How can objects be made to take on and emphasize the ephemeral qualities of the environment and the light around them? Can they, at the same time, offer experiences of sensing one’s own visual perception? Can these small visual disruptions in a space become strong enough to cause people to slow down and ‘sense themselves sensing’ the space? In order to create such visual experiences on an object scale, their perceived effects need to be more concentrated than if they were at the immersive scale of a building. This asks for materials and surfaces that are very responsive to light.

The results of these first tests are objects with surfaces that react to ambient light and their surrounding spaces with different techniques and in different orientations. It’s important not to focus too much on the object itself, but rather on the visual and spatial experience that it provides.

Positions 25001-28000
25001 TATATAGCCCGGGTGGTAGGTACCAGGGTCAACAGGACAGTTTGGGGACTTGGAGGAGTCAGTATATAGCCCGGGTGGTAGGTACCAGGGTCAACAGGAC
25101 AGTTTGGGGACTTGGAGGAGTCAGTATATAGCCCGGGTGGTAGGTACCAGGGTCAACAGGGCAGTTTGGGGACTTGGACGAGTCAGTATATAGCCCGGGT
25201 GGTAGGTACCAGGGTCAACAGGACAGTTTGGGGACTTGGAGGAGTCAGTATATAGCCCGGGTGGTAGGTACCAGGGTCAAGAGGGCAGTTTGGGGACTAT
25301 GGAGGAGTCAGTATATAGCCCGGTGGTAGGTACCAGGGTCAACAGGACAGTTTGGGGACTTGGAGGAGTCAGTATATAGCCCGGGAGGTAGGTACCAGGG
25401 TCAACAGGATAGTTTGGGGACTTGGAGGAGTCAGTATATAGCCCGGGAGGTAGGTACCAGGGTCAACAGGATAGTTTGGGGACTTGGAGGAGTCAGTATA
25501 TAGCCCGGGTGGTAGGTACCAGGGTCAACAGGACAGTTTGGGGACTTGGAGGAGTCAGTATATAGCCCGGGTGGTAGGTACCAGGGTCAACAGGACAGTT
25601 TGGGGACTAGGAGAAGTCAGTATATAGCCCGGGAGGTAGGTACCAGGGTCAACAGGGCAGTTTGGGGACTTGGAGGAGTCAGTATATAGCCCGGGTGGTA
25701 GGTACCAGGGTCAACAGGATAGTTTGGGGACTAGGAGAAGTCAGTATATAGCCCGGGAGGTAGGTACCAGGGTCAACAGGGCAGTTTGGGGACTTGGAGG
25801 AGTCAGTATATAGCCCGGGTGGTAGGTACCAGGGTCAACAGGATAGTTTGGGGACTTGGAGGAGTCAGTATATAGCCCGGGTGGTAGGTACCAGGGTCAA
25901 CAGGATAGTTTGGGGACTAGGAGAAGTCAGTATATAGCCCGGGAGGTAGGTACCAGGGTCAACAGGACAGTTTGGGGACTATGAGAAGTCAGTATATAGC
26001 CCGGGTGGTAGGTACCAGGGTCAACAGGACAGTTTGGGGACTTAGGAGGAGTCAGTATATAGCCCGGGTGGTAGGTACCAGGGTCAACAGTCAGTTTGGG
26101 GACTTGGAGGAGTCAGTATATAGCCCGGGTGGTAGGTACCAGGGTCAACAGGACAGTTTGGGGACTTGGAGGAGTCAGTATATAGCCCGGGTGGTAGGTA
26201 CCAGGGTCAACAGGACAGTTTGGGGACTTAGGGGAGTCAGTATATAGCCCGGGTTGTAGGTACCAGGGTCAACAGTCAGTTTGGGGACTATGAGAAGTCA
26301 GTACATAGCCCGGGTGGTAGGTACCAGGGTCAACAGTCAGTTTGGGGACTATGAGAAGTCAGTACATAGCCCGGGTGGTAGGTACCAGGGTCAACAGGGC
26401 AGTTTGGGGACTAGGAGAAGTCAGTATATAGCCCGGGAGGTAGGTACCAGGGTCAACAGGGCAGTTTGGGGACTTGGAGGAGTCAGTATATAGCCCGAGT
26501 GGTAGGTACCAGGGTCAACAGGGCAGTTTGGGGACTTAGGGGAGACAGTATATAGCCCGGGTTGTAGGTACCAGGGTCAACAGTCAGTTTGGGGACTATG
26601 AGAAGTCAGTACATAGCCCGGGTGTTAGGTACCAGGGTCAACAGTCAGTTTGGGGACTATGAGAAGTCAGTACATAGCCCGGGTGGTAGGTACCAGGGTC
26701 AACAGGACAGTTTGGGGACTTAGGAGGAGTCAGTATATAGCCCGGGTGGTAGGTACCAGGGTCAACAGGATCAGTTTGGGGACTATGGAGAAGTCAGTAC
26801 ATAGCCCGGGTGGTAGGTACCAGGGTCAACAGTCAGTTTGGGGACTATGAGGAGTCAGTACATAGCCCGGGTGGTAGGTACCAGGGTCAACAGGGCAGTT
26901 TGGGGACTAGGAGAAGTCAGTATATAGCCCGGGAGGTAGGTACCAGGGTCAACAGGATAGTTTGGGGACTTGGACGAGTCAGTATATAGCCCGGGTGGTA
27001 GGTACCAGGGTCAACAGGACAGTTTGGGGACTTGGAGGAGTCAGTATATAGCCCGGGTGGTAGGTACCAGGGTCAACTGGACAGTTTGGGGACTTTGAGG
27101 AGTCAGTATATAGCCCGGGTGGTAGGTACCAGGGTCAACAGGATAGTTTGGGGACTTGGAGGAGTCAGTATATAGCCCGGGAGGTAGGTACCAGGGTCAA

The bright reflective nature of the milled aluminum objects allows them to pick up abstracted reflections of the surrounding space, and gives them the ability to shift in appearance as the viewer moves in relation to the surface. The milled facets break up the surface and create three different angles to catch reflections on, enlarging the surface area and preventing it from becoming a continuous mirror. This abstracts the reflected surroundings, causing the effect to be more ephemeral and less predictable.

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